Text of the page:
How to make Histograms in Power BI to answer business questions

A histogram is a common tool in statistics to describe the distribution of values across a dataset. They can show you the most common values, the outliers, and the spread of your values, all at a single glance. Histograms can be useful not just within statistics, but also for answering business questions. However it’s not immediately obvious how to set them up in Power BI, so we’re going to go through a few techniques for how to build them to address a business scenario. We’ll start with a simple implementation, then build out a more sophisticated one with additional flexibility and insight into our scenario.

What is a histogram again? Isn’t that just a column chart?

Histograms, quite simply, are a type of column chart. For many people, they may seem like one in the same, but while all histograms are column charts, not all column charts are histograms (similar to how all humans are mammals, but not all mammals are human). While you may be used to column charts that display financial measure like profits, histograms are column charts that give you information on the frequency of values, often times using a COUNT measure in Power BI. Histograms have a number of particular features that not all column charts have…

  • The x-axis contains continuous values (i.e. numbers) rather than categorical values (i.e. names of groupings), and the y-axis contains frequency / count data.
  • The values on the x-axis can be individual values (ages 0, 1, 2, 3, etc.) or binned values (ages 0-9, 10-19, 20-29, etc.). An item represented in a column of a histogram could have any value within that bin. We’ll only focus on histograms using individual integer values, since there are a number of articles already written by others on using binning for segmentation.
  • Histograms include bins that have a count of zero. The context of the situation may make it reasonable to omit empty bins at the top or bottom end of the distribution if they are not between two nonempty bins, e.g. you don’t need to include ages 0-9 when describing staff at a company.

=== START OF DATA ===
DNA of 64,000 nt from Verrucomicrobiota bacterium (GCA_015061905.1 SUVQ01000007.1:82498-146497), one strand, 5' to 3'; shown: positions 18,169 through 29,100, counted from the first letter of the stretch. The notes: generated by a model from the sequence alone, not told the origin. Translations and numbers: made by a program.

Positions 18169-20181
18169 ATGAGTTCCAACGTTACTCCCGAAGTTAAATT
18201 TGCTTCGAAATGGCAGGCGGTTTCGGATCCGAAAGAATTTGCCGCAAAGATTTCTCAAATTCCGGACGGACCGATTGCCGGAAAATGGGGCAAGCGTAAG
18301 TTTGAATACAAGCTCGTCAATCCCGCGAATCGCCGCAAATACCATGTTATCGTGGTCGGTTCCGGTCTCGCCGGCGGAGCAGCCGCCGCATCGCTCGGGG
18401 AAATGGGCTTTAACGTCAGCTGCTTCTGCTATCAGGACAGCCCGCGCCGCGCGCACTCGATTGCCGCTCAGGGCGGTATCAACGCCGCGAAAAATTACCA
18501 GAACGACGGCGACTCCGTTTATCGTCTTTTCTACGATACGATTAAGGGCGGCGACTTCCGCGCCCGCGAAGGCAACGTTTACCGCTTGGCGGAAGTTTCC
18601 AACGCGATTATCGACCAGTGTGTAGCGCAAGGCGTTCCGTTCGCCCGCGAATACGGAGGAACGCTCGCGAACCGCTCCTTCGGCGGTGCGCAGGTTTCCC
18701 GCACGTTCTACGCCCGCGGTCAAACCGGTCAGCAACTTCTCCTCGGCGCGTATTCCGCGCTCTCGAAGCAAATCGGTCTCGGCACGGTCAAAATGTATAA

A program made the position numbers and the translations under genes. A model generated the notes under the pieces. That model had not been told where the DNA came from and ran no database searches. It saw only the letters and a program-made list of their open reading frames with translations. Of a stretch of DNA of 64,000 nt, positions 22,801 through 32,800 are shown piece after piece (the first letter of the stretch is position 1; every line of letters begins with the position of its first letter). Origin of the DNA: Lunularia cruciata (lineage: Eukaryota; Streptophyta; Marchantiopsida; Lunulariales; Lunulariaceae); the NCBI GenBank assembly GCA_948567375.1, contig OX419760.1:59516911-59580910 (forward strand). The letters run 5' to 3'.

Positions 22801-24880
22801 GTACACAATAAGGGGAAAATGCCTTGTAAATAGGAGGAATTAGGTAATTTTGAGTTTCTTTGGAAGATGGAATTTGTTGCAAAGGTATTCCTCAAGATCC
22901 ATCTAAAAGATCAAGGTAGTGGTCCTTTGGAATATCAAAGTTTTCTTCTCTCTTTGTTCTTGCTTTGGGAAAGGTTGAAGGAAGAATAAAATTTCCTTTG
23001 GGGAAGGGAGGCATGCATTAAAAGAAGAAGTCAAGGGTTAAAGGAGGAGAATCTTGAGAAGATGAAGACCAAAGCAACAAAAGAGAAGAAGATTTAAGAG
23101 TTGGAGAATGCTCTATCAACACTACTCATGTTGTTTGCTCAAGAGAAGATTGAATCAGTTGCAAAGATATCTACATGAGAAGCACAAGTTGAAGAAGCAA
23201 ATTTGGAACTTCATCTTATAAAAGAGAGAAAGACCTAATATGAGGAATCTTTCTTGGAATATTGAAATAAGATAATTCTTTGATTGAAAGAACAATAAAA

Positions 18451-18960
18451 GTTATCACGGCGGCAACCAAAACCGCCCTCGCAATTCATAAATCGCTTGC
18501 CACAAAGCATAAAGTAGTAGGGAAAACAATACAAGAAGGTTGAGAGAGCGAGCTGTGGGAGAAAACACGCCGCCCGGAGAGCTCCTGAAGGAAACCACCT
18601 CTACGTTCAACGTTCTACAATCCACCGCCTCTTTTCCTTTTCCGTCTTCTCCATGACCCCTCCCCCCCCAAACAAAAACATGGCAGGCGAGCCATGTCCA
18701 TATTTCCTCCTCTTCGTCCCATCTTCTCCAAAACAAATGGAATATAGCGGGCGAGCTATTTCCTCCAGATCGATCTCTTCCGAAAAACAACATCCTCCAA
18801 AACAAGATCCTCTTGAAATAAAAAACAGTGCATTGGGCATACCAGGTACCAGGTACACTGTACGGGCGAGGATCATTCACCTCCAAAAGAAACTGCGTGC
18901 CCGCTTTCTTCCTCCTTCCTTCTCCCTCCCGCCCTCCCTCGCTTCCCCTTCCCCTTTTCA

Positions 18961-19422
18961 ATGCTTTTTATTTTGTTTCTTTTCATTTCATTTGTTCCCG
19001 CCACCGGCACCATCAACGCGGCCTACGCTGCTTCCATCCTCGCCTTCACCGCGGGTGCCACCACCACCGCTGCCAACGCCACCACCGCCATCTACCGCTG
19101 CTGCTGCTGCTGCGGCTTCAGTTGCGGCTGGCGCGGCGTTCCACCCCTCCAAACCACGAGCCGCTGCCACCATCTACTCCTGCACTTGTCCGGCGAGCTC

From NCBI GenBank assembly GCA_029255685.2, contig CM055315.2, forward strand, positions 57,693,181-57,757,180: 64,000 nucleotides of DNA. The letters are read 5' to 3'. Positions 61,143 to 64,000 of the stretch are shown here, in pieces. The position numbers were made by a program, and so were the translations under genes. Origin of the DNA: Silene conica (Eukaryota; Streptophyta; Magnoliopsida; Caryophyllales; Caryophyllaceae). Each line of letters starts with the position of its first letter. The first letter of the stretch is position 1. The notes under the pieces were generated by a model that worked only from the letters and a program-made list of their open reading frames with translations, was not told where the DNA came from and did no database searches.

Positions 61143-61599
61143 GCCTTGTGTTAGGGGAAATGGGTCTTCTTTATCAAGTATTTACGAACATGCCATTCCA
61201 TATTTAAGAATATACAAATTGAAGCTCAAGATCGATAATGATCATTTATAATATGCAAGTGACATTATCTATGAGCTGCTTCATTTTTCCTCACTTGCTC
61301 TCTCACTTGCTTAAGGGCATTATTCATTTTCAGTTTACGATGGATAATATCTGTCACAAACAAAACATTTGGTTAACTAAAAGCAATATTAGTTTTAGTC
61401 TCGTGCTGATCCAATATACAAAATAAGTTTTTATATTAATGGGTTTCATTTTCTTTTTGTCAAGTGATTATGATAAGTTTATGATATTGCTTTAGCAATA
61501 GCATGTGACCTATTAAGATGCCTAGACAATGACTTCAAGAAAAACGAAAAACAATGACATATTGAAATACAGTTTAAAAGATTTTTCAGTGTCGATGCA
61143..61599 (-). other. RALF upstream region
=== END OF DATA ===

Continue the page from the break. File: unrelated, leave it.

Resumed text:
Using a histogram to answer business questions

Histograms aren’t just useful in statistics — they can also be used effectively in business scenarios to provide useful insights. In this example, we will be answering questions about a hypothetical retail company based in Melbourne, Australia. We have been given data about how each of the company’s 16 stores have performed in each month of the 2019-2020 financial year. This dataset contain the Sales and Sales Targets, with an underlying table that looks like this

Since the table contains a snapshot of the sales up to the end of each month, let’s call this table Fact Sales Snapshot. Note here that the Month column is a date type field, but I’ve changed the formatting to make it more readable.

Based on the data in Fact Sales Snapshot, we’ve been asked to answer this question:

For how many months did each store sell below their sales targets?

If we want to answer this question, we’re faced with a problem. Usually in Power BI, we build visuals by dragging and dropping fields onto the report page to form our axis and values. But if we want number of months to appear on our column chart axis, what field in our dataset would we use to make this axis? It’s not immediately clear, since there is no field in our dataset with just integer values for our month counts. To deal with this problem, we’re going to build out a table with these month values ourselves. And using this new table, we’re going to build a histogram that shows the count of stores against the number of months that they were performing below their target.

READ:  Power BI Best Practices: 10 Guidelines to Always Follow

We’ll be tackling this problem in two different ways. The first approach will be a so-called static solution, which relies on a calculated table which aggregates our existing snapshot table. The second will be a dynamic solution using a What-If parameter and a custom measure instead. And finally we’ll extend our dynamic solution with a custom tooltip to tell us which stores are represented in each column of our histogram. As a taster for what’s to come, here’s what our final solution will look like…

Static solution using calculated tables

To being answering this question, we need to calculate the Sales to Target for each store’s monthly sales. To do this, we can define a simple DAX measure as follows, and define it as a percentage.

Sales to Target =
DIVIDE (
    SUM ( ‘Fact Sales Snapshot'[Sales] ),
    SUM ( ‘Fact Sales Snapshot'[Target] )
) + 
// The ‘+ 0’ ensures that empty values return a 0. This is more succinct than a COALESCE function